News - Future of Utility Regulation
Kate Konschnik was among 30 energy sector experts who spoke during a virtual Federal Energy Regulatory Commission conference on carbon pricing in regional wholesale power markets. Konschnik told the commission that the Federal Power Act "poses no fundamental obstacle to markets incorporating state carbon pricing," according to a story by Energywire.
Eight former FERC commissioners submitted a “friend of the court” brief to the D.C. Circuit Court of Appeals to offer their energy expertise to the Court in a challenge to the U.S. Environmental Protection Agency’s latest power sector carbon rule. The brief was written and filed by Kate Konschnik.
A new policy brief from the Nicholas Institute says a large Southeast power market would be the best hope for creating greater competition, lowering prices and encouraging cleaner energy production as the Carolinas look for alternative regulatory structures for their power utilities, reports the Charlotte Business Journal.
Duke University's Nicholas Institute for Environmental Policy Solutions and New York University's Institute for Policy Integrity co-hosted a conference on March 3 that focused on different approaches for carbon pricing in wholesale energy markets.
Jennifer Chen spoke to Law360 about potential legal challenges to a Federal Energy Regulatory Commission order stating that state-subsidized power producers must hit a price floor to participate in electricity capacity auctions run by PJM Interconnection.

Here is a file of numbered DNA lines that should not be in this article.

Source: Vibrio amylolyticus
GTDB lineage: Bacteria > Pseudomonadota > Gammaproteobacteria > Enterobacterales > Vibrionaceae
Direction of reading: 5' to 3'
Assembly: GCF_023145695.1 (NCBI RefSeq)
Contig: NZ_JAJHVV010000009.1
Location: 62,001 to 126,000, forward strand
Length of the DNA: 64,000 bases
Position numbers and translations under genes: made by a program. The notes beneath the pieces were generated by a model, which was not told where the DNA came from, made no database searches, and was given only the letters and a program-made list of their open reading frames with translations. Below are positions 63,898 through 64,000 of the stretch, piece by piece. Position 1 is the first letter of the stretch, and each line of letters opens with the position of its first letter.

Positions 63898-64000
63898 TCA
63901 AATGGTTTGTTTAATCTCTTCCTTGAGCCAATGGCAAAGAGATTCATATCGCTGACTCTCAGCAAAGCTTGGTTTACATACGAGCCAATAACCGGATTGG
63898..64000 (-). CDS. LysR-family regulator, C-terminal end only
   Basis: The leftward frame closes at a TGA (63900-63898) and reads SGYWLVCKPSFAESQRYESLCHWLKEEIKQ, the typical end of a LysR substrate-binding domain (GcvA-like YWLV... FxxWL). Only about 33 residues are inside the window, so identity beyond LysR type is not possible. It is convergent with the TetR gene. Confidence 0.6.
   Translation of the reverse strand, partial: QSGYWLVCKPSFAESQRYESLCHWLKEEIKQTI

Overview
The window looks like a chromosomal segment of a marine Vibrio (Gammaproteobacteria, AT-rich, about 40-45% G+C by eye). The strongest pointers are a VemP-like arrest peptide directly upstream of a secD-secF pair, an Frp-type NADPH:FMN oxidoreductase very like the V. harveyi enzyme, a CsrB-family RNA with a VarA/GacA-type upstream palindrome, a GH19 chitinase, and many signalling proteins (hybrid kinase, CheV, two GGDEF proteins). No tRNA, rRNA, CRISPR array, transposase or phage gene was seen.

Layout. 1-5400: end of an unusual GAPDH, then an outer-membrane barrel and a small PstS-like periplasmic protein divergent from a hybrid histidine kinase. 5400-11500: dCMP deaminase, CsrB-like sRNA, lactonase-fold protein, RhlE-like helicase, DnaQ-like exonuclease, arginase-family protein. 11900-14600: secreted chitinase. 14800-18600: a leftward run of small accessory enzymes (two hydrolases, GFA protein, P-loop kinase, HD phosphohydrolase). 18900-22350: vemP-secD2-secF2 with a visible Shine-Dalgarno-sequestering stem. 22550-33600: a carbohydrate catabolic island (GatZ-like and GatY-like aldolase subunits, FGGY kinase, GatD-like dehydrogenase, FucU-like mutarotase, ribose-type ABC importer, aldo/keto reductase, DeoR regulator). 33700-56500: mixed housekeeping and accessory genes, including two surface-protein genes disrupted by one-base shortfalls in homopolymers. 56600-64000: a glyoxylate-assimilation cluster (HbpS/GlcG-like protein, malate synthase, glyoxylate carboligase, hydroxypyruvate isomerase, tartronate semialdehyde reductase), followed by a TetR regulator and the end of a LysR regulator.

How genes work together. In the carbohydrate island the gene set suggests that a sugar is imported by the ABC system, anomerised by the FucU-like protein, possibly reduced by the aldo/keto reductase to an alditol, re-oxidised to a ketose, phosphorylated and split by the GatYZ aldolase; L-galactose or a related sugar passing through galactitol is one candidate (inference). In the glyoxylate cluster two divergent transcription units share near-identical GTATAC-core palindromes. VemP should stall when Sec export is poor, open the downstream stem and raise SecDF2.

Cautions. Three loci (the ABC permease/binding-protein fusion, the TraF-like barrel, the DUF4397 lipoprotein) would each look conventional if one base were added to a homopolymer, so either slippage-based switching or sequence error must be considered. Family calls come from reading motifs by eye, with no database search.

The Federal Energy Regulatory Commission issued an order yesterday directing the PJM Interconnection to impose a minimum price on resource offers into its capacity auction for resources that receive state policy support. Jennifer Chen analyzes the issue and its potential impacts on energy consumers and clean energy production.
Nicholas Institute Senior Counsel Jennifer Chen was recently invited to speak before the U.S. House Select Committee on the Climate Crisis. Her remarks focused on how regional energy markets could help cut greenhouse gas emissions while providing consumer savings and economic opportunities to all states—regardless of individual state climate ambitions.
PJM is seeking to procure more reserves at higher prices by augmenting its operating reserve demand curve. Because the reserve and energy markets interact, energy prices will increase too, writes Nicholas Institute Senior Counsel Jennifer Chen for RTO Insider.
Stakeholders in PJM may decide on Thursday to initiate a process to study and potentially price CO2 emissions in its energy market. Such a process would provide a forum for much needed detailed discussion and analysis on what could be a critical link between CO2 emissions policies and efficient markets, writes Jennifer Chen, senior counsel at Duke's Nicholas Institute for Environmental Policy Solutions, in Greentech Media.